0 like 0 dislike
0 like 0 dislike
Why does the Mandelbrot Set look the way it does? Is it possible for this set to have a different shape, such as an octagon?

2 Answers

0 like 0 dislike
0 like 0 dislike
The classical Mandelbrot set is for the function f(z)=z^(2)+c. Different functions give different shapes. E.g. for f(z)=z^(3)+c, the Mandelbrot set is symmetric left-to-right as well as top-to-bottom.
0 like 0 dislike
0 like 0 dislike
What do you mean?

The mandelbrot set is the set of all complex numbers c for which if we start at 0 and iterate the function f(z) = z^2 + c the sequence of numbers we get stays bounded. It is this one thing and it has the one definite shape we all know.

We can define lots of different sets in similar ways that can have all kinds of shapes, but those are not the mandelbrot set.

Related questions

0 like 0 dislike
0 like 0 dislike
1 answer
MSR_Tlse asked Jun 21
Are the S3/S4 Edexcel Further Maths units useful to become an actuary? Topics include sampling, unbiased and biased estimators, confidence intervals and significance test...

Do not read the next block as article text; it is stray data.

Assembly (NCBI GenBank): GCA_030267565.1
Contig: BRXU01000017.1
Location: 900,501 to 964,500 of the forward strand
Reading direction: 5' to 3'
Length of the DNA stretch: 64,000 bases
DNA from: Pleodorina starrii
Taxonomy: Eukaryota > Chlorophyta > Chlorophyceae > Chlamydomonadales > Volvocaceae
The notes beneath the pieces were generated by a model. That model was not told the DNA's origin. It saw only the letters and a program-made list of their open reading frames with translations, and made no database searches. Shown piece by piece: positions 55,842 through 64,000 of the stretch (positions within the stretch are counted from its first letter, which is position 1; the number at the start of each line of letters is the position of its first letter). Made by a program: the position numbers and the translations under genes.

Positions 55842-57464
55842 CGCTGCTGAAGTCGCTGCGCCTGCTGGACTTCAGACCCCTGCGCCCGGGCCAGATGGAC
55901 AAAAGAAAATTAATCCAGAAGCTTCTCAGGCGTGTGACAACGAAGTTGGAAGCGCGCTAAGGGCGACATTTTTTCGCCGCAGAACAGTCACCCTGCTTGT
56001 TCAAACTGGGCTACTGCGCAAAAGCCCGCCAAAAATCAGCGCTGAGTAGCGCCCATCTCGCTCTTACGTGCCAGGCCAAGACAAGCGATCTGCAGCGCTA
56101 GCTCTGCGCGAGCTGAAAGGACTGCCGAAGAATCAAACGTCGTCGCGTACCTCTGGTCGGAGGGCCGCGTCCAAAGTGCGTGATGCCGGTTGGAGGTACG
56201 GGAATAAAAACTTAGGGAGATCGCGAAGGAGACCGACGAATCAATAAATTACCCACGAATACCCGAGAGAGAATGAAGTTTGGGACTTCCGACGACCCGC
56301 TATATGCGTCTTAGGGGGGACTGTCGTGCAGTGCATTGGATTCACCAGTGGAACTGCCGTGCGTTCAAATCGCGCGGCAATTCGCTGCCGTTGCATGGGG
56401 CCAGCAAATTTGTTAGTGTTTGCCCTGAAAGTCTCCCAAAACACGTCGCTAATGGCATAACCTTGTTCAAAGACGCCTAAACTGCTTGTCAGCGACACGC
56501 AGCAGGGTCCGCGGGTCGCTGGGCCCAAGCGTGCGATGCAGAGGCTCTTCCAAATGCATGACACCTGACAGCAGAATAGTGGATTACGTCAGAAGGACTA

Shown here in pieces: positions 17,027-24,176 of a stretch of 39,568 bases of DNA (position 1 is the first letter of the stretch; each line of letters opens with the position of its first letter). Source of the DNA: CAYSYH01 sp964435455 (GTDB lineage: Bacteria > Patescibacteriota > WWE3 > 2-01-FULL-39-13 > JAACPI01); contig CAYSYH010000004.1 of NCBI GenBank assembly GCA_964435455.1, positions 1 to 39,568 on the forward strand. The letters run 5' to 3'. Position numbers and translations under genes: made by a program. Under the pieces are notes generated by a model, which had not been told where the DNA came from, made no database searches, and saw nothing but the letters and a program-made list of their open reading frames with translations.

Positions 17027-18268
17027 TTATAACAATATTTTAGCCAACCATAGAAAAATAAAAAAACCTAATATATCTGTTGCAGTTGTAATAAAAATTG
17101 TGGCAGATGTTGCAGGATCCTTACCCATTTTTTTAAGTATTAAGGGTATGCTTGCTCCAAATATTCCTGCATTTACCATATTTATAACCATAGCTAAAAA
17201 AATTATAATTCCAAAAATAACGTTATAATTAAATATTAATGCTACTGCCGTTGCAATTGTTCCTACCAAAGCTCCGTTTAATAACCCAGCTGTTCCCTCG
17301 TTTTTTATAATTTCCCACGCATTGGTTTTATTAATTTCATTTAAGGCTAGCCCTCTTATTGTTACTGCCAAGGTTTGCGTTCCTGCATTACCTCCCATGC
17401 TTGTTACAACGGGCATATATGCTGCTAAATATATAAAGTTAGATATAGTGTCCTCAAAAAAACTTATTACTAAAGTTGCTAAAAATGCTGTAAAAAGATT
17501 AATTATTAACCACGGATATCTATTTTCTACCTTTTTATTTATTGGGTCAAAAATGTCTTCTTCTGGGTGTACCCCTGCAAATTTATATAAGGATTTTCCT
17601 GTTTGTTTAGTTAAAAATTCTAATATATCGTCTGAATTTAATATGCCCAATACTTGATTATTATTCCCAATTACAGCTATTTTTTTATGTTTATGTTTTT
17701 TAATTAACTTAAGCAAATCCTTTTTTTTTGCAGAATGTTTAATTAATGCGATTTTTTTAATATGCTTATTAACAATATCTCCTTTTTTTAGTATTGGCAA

MSR_Tlse asked Jun 21
0 like 0 dislike
0 like 0 dislike
0 answers
kymdouglas asked Jun 21
Free version of Hardy, An Introduction to the Theory of Numbers
kymdouglas asked Jun 21
0 like 0 dislike
0 like 0 dislike
1 answer
MSimonTV asked Jun 21
Prereqs for An Introduction to the Theory of Numbers by GH Hardy?
MSimonTV asked Jun 21
0 like 0 dislike
0 like 0 dislike
3 answers
BlaiseJames asked Jun 21
#53. In the second part after "So, let delta = epsilon" how do they go from |-(x+5)|<E to |-(x-5)-10|<E? In the first part is there a name for the rule/property used to f...
BlaiseJames asked Jun 21
0 like 0 dislike
0 like 0 dislike
3 answers

24.8k questions

103k answers

0 comments

33.7k users

OhhAskMe is a math solving hub where high school and university students ask and answer loads of math questions, discuss the latest in math, and share their knowledge. It’s 100% free!